Winter Fitness and Fun Combined
From December through February the fresh powdered snowshoe trails throughout the Adirondack Hub offer the ideal winter playground for those looking to get up close with nature. Book your ideal accommodations, and enjoy a cozy B&B, inn, or motel to start your snowshoe journey. No experience required!
When your day of adventure is complete, warm up by the fire in your lodge, or in one of our fine restaurants right here in town.
With protected wilderness all around, the area has an abundance of great snowshoe trails. From short, level, and flat, to challenging peaks with incredible winter wonderland views, there are plenty of trails to meet that longing for gorgeous winter scenery and that crisp, pine-scented air.
The Hoffman Notch Wilderness area is a great place to start. A popular trek for families and beginners is the Big Pond Trail, which is a manageable 3-mile Adirondack snowshoe hike lasting about two hours.
East of the lake, visitors can take an enchanting moonlight snowshoe trek in the 46,283 acres of Pharaoh Lake Wilderness, experiencing a serene perspective of the forest unlike any other. Crane Pond is an enjoyable choice too.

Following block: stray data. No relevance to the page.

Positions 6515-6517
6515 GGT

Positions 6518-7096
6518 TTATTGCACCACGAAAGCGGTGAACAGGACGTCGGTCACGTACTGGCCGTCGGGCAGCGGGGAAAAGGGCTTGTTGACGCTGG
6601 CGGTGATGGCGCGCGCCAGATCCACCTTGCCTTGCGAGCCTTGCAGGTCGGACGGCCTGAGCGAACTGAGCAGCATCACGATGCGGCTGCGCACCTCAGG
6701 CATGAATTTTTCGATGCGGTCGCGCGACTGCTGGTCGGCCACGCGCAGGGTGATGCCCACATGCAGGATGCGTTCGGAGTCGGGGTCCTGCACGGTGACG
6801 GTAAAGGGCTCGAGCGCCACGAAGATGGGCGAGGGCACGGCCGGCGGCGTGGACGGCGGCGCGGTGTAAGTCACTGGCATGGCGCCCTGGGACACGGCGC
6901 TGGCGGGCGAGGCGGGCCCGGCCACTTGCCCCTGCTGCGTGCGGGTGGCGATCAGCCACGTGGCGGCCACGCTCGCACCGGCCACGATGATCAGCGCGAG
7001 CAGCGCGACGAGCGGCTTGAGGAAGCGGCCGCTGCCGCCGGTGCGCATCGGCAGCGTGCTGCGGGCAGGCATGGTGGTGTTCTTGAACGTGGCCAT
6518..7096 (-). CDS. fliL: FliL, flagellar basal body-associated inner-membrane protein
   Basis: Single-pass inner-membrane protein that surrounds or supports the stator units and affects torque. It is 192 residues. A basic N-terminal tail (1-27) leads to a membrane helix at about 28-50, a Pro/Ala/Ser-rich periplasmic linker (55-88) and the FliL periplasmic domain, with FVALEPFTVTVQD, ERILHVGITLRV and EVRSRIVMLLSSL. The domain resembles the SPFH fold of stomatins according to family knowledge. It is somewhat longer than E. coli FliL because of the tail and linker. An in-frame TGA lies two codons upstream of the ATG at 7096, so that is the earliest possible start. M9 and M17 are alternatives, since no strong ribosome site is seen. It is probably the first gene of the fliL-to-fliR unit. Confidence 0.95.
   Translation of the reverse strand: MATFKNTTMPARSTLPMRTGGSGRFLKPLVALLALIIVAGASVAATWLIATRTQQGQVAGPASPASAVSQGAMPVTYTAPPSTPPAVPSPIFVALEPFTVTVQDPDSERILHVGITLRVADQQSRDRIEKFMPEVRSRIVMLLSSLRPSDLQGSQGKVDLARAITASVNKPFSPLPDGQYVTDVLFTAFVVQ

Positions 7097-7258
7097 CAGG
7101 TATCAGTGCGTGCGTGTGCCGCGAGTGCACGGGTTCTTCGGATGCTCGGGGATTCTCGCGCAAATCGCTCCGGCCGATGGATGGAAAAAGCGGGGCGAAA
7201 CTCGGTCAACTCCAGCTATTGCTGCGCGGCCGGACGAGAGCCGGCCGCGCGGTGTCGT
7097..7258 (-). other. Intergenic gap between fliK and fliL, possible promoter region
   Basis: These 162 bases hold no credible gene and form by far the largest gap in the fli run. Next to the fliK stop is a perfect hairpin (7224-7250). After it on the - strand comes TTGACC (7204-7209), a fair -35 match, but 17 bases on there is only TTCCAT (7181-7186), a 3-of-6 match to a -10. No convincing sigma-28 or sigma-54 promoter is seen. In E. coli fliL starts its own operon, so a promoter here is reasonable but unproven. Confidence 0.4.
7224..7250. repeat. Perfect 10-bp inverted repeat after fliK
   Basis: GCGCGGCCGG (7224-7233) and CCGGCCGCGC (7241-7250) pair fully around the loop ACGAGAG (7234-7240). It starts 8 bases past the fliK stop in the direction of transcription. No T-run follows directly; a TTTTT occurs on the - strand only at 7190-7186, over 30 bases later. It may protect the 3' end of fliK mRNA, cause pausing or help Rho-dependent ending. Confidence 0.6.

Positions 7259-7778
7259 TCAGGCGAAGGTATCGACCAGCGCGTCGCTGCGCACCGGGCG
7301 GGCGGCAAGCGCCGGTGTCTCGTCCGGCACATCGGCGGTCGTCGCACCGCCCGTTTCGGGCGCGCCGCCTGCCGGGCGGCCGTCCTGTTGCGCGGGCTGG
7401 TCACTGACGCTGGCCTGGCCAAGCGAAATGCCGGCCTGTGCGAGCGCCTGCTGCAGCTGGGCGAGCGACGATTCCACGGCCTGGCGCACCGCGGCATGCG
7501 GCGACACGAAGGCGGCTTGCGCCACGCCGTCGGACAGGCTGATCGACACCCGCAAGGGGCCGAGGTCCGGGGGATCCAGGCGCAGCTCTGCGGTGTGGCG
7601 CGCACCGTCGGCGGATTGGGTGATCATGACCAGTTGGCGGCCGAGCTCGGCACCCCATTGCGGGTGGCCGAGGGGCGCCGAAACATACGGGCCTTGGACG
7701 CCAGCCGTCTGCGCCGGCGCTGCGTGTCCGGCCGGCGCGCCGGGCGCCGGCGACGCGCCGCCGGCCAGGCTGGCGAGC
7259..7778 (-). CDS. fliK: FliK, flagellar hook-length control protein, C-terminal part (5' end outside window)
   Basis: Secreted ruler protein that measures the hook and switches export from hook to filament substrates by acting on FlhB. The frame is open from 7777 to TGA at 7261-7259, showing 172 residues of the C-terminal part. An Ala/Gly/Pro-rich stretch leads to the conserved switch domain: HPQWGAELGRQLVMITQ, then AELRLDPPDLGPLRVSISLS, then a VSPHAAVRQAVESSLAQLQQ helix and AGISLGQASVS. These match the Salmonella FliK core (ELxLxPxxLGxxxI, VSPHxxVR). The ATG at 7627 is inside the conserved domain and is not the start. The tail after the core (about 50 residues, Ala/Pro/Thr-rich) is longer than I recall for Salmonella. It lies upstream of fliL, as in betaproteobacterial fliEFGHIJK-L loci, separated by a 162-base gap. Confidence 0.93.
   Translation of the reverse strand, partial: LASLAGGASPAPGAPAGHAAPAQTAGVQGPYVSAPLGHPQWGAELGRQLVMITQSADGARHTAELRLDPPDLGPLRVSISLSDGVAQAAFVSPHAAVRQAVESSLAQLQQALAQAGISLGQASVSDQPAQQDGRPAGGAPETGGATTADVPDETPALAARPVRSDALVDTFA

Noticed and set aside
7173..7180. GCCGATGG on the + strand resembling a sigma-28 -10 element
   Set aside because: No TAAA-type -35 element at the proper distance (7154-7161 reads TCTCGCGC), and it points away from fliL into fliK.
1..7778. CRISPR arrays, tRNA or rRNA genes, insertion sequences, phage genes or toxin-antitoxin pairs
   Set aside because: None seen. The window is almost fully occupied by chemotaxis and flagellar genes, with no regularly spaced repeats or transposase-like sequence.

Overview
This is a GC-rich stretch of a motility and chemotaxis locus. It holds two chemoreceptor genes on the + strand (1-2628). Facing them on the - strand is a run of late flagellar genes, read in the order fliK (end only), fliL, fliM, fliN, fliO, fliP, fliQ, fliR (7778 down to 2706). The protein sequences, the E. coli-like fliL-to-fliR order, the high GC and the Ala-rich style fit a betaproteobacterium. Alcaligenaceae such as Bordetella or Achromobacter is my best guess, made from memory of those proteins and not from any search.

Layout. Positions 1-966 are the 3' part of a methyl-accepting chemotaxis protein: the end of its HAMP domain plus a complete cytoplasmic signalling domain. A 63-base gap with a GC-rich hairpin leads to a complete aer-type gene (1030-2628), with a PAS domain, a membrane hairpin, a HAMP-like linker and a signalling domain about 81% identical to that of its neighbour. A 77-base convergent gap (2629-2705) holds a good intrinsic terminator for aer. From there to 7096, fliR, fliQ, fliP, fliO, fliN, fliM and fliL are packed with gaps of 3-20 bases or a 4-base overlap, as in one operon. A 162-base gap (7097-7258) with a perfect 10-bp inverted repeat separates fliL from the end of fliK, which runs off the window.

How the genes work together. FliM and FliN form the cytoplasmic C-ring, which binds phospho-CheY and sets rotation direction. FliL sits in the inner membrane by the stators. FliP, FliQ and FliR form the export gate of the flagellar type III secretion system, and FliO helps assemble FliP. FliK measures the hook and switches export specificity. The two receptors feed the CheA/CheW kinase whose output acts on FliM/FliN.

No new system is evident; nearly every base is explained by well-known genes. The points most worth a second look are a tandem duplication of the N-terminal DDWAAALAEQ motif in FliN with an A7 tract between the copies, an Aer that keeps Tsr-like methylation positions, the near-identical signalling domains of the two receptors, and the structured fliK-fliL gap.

An Adirondack snowshoe vacation:
- Requires minimal equipment
- Is a fairly easy winter sport to learn
- Excellent for families, couples, non-skiers, and outdoor enthusiasts of all kinds
- Snowshoe getaways can be as easy or challenging as you desire
Read about a fine excursion with Choosing the Right Cave. Secure the services of a local guide or outfitter who can steer you toward the best winter trails for your ability and has equipment to buy or rent.
Cloudsplitter Outfitters in Newcomb has snowshoe rentals and guided treks. The Adirondack Interpretive Center is open Friday - Sunday, 10 a.m. through 4 p.m. with snowshoes included in admission. The Natural Stone Bridge and Caves opens in the winter, with snowshoes, trekking poles, and map to help explore their own system of trails.
Leave No Trace and Love Your ADK
The magic of the Adirondacks is the result of previous generations taking a long view and protecting the mountains, lakes, and rivers within the Blue Line. That tradition continues today as we support and encourage everyone to practice Leave No Trace ethics, which help protect the lands and waters of the Adirondacks.